6.3/10
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6 user 1 critic

Meet Me After the Show (1951)

Delilah Lee is the star of husband Jeff Ames' Broadway show when she starts to suspect he has been exchanging more than contracts with the show's vampish backer. Alimony and amnesia become the order of the day.

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Writers:

(screenplay), (screenplay) | 2 more credits »
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Cast

Complete credited cast:
...
Delilah Lee
...
Jeff Ames
...
David Hemingway
...
Chris Leeds
...
Timothy 'Tim' Wayne
...
Gloria Carstairs
...
Tillie, Delilah's Maid
Steve Condos ...
Specialty Dancer
Jerry Brandow ...
Specialty Dancer
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Storyline

Delilah Lee is the sar of husband Jeff Ames' Broadway show when she starts to suspect he has been exchanging more than contracts with the show's vampish backer. Alimony and amnesia become the order of the day. Written by Jeremy Perkins <jwp@aber.ac.uk>

Plot Summary | Add Synopsis

Genres:

Comedy | Music | Musical

Certificate:

Passed | See all certifications »
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Details

Country:

Language:

Release Date:

15 October 1951 (Sweden)  »

Also Known As:

Ao Cair do Pano  »

Box Office

Budget:

$1,825,000 (estimated)
 »

Company Credits

Show detailed on  »

Technical Specs

Runtime:

Sound Mix:

(Western Electric Recording)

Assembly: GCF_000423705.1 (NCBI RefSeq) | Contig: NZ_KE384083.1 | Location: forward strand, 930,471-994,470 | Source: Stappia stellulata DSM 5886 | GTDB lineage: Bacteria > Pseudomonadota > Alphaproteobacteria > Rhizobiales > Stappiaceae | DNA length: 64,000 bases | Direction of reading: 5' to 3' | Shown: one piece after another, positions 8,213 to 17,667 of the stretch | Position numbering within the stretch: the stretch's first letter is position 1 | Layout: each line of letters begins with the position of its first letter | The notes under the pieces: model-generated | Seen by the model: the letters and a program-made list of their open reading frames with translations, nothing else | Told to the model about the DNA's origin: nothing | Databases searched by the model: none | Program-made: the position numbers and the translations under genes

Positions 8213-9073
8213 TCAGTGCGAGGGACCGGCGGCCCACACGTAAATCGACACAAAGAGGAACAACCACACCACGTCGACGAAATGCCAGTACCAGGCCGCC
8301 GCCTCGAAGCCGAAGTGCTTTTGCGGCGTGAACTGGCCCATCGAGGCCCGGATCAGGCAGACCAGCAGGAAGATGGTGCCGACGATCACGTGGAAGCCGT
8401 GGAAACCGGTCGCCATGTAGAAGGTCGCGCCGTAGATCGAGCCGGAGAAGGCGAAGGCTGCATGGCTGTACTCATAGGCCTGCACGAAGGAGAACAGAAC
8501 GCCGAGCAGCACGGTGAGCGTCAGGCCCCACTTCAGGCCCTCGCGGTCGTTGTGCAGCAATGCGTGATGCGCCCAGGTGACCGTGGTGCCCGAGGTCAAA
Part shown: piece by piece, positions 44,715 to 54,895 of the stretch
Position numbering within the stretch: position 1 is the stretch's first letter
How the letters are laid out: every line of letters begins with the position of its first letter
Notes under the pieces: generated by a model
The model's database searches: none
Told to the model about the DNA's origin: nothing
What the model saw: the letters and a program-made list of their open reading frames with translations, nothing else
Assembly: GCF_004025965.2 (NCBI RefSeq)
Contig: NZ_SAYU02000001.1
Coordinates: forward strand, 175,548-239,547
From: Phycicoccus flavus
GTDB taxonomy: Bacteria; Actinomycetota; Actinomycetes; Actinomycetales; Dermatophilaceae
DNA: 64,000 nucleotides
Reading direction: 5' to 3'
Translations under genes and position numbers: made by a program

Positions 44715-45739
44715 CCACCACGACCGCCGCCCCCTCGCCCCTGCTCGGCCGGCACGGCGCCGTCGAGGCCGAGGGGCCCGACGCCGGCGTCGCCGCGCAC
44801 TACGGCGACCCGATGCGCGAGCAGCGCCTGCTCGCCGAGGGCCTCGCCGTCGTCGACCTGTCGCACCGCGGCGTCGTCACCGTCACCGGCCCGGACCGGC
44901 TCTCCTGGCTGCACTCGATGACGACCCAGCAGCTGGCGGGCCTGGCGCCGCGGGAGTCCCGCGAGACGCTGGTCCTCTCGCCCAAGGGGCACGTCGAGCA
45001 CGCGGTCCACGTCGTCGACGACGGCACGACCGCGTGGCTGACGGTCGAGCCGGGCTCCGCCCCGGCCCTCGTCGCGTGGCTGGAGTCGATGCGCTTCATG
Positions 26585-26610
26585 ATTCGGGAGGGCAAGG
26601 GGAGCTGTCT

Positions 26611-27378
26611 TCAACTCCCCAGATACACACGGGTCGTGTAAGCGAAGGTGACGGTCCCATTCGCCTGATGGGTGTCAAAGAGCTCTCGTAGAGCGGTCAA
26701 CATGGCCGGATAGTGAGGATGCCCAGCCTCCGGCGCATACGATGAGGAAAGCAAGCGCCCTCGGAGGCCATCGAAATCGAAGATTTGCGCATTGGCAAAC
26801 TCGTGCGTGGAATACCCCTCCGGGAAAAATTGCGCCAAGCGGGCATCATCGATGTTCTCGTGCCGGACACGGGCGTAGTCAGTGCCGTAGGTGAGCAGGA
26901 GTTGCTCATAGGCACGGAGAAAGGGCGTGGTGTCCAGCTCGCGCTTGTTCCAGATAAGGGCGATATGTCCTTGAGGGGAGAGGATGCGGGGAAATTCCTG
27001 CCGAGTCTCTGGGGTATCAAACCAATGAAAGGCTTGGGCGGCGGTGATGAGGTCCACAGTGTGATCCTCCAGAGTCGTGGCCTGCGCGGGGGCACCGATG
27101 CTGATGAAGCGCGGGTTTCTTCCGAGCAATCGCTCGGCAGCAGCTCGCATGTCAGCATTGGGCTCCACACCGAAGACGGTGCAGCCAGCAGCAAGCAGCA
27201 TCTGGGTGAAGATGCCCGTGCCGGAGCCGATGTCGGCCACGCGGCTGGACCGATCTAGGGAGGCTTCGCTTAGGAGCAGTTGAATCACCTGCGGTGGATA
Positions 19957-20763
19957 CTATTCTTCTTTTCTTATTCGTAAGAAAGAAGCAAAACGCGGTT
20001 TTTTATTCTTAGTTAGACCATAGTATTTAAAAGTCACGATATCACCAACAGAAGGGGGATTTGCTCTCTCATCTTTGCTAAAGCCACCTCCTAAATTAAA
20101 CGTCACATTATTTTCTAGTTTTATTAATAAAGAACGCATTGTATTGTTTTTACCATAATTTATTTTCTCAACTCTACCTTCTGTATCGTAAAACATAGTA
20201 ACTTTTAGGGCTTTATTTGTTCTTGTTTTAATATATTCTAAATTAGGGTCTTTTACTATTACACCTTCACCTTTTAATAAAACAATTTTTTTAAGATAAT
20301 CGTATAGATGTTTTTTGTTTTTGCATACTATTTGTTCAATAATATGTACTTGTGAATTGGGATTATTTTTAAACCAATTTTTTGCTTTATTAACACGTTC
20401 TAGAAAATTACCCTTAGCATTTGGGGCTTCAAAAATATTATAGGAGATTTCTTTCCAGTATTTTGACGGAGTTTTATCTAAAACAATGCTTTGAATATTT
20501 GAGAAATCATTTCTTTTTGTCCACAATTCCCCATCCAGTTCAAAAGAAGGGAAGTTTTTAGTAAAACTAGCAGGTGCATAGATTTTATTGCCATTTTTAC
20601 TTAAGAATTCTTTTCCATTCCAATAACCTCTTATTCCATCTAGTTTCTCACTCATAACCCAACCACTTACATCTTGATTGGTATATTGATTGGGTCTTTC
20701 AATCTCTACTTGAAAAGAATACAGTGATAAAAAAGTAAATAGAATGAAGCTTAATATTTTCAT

Color:

(Technicolor)

Aspect Ratio:

1.37 : 1
See  »
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Did You Know?

Quotes

Delilah Lee: Take your fingers out of your mouth, buster, and speak up. I wouldn't bite you... even if you appealed to me.
See more »

Connections

Remake of He Married His Wife (1940) See more »

Soundtracks

IT'S A HOT NIGHT IN ALASKA
Written by Jule Styne, lyrics Leo Robin
Sung and danced by Betty Grable with chorus
See more »

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User Reviews

 
Betty's boffo but plot holes abound
30 August 2014 | by (United States) – See all my reviews

Later period Betty Grable picture gives her a chance to hoof and sing in a succession of glamorous outfits so for her fans there is plenty to enjoy within.

The problems start when the picture moves offstage. The first issue is Betty's leading man. It's not just that he's played by the less than fascinating MacDonald Carey but the character is a buffoonish, offensive sexist. It's difficult today to listen to several of the characters refer to how Carey's Jeff molded Betty into a star out of so much raw clay, as if Grable wasn't talented or intelligent enough to make it on her own. But even back in the 50's his character's condescending attitude must have made him come across as a sexist jerk.

The second problem is the script's absurd set of circumstances which stretch the bounds of logic by using the tired amnesia trope. The picture is full of quality support, Eddie Albert, Irene Ryan and Fred Clark all add a bit of spice, but it's all in the service of a weak scenario.

Bright, cheery and shallow but if you have a rainy afternoon to fill there are worse ways.


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